Last summer I planted a few rows of fall and winter harvest leeks in our demonstration beds at Kirkland House here in Ladner. We chose the varieties described as “winter harvest” since they are bred to stand up to frost, but included Alto Varna, which is known mostly as a fast growing summer harvest leek.
All these leeks were sown last July, and transplanted into five inch holes in early September. While they are intended for harvest between November and February, they lasted in very good form until late April.
While we did harvest a few leeks over winter, the season sped around with alarming quickness. I found myself wanting to plant sunflower seeds in beds that were still clogged with leeks. So we harvested the leeks yesterday, and this is what I can report on overwintered leeks.
Bandit Organic is a tough little plant. It’s not the most uniform leek in the trial, but it simply shrugged off the worst winter weather. From one sowing (shown above), the shank (white part) varies quite a lot. The distance from root to leaves is also variable, as is the thickness, and there is little or no bulb formation at the base. But the flavour is amazing. I would recommend this leek for harvest in cold areas, down to Zone 4 or 5. For fall harvest, I think it could take Zone 3. We are spoiled by mild winters here in Zone 8, but still – it has been a long period of cold and damp. Bandit survived unscathed.
In the very next row grew Tadorna Organic. The uniformity is clearly improved in this leek, as is the shank length. There is slight bulbing at the base, but the consistency is pretty impressive. Again, this leek has a nice, medium-strong flavour. That onion-like, savoury quality without the onion heat. This is the perfect leek for making winter soups and omelettes. I think with some straw mulch, these might make it through a Zone 3 winter.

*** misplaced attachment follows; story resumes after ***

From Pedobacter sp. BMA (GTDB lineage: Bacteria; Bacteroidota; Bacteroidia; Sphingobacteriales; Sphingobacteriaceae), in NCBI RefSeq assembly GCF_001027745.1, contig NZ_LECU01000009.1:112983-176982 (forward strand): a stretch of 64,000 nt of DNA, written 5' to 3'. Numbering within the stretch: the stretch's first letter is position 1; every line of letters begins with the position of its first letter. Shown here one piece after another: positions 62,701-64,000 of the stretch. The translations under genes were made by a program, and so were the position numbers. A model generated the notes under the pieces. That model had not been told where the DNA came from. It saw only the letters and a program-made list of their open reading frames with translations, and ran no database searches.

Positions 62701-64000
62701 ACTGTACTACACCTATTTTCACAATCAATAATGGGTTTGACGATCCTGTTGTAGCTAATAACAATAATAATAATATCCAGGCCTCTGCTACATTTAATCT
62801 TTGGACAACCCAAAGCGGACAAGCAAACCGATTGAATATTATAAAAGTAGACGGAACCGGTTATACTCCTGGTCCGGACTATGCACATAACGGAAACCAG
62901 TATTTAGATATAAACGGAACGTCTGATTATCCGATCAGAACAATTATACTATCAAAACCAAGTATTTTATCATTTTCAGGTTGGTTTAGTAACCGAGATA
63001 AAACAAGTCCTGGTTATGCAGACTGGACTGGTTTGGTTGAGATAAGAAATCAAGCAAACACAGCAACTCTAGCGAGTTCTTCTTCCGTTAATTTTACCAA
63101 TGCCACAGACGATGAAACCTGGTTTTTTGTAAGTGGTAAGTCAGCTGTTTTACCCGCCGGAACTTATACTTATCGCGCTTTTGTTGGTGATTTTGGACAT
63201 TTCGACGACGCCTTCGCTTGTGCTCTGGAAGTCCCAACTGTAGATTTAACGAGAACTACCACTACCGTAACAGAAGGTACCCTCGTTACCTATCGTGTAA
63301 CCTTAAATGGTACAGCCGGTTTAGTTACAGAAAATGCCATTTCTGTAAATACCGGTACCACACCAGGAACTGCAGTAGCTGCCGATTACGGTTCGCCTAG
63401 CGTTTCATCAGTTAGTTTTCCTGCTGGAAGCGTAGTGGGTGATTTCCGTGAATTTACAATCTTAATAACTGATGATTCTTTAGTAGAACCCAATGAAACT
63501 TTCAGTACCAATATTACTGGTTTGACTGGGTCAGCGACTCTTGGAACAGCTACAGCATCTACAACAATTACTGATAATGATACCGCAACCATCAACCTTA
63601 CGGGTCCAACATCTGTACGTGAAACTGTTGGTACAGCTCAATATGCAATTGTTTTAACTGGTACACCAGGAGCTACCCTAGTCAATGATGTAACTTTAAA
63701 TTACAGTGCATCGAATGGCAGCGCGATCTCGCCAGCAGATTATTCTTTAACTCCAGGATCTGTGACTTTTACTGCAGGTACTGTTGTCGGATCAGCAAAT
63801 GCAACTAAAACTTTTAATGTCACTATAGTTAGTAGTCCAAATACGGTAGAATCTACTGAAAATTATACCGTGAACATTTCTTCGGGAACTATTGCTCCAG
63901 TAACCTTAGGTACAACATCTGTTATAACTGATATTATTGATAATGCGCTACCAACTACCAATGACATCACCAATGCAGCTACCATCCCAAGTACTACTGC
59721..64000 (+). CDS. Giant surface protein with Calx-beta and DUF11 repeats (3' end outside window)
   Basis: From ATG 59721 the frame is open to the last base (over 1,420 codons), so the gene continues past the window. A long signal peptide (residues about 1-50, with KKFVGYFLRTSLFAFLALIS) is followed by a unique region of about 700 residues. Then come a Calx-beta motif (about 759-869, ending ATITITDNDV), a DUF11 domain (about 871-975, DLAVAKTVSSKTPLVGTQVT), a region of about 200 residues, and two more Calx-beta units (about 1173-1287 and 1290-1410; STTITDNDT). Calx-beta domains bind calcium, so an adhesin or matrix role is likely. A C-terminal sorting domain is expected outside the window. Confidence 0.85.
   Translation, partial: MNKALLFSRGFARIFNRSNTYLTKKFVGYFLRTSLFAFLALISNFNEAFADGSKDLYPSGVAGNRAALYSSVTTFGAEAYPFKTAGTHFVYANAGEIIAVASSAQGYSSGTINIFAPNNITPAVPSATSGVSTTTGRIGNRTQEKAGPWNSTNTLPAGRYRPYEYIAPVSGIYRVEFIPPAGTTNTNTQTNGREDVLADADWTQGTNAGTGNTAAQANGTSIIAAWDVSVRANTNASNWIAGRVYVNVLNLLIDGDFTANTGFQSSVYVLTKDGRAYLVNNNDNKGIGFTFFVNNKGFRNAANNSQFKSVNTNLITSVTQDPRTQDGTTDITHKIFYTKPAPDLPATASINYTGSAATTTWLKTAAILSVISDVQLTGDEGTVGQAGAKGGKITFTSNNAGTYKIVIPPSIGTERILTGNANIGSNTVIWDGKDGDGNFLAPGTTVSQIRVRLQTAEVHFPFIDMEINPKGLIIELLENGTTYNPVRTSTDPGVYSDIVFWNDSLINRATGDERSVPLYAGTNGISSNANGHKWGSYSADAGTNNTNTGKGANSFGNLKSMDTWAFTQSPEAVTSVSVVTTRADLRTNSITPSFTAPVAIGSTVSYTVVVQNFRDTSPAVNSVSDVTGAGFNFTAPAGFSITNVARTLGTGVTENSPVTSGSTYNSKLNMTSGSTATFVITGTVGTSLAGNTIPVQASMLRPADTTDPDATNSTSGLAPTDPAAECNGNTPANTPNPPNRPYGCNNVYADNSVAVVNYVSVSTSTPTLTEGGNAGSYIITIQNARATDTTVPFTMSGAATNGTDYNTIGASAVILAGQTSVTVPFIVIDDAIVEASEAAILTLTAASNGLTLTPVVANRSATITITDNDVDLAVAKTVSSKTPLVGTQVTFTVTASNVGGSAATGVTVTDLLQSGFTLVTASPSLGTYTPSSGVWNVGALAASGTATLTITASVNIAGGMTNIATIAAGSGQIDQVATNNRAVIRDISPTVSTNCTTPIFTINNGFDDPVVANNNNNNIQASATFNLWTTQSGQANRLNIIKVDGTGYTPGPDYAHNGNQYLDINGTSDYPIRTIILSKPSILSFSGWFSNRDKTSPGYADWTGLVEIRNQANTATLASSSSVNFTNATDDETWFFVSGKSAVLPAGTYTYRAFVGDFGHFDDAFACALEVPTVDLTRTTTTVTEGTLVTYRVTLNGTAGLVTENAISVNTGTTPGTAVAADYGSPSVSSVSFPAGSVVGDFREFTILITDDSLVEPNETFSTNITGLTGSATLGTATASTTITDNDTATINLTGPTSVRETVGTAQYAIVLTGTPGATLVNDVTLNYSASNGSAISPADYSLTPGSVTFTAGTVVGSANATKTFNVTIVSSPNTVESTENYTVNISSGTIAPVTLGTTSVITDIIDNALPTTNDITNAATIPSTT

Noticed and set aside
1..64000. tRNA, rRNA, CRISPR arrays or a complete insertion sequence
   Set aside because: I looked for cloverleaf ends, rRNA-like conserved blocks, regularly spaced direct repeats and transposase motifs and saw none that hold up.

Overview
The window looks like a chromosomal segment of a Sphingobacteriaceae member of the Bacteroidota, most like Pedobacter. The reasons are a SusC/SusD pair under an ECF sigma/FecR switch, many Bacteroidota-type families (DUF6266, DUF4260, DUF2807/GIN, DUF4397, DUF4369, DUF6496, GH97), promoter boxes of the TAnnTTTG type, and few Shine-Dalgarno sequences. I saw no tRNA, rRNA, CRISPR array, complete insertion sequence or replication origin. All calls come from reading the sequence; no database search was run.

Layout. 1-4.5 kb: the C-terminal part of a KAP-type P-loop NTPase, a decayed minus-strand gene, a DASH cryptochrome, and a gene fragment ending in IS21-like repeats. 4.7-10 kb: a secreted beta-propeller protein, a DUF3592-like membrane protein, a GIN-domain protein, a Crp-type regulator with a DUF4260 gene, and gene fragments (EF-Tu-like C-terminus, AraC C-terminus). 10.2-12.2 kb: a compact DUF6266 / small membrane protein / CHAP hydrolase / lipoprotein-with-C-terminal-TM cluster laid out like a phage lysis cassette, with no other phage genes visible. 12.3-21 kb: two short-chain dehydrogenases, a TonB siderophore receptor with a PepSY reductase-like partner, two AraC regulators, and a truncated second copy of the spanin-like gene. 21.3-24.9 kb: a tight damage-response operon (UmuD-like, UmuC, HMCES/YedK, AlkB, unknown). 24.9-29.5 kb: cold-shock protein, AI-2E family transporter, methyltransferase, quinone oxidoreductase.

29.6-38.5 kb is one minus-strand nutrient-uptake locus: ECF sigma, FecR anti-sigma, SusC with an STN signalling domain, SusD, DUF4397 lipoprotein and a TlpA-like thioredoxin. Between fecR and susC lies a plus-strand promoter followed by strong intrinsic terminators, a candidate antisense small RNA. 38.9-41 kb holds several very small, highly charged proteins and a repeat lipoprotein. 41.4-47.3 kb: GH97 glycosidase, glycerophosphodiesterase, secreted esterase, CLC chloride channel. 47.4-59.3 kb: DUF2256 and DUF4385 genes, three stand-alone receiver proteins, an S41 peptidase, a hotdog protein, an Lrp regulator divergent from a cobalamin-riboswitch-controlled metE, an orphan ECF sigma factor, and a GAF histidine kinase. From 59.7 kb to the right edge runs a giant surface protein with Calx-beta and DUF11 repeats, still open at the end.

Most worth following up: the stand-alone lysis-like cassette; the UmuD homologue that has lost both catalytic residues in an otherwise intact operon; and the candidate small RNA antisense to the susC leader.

The real surprise came from Alto Varna Organic leeks. Mature at 60-80 days, these fellows lasted an astonishing 200 days! And they’re in good eating shape, too. They slice nicely, with a crisp texture that is tender, not stringy. The flavour is refined and delicate – but look at those stems! The blanched shank could have been longer if we hilled soil up around the stems as they grew, which I plant to do this season. Still, the portion of usable stem is nearly twelve inches long. I cannot complain about uniformity in these “accidental” participants in the trial, since they are not meant to be planted this way. While Bandit and Tadorna get those blue-green leaves that are tough as leather, Alto Varna is green the whole way up. I think I have a new favourite leek.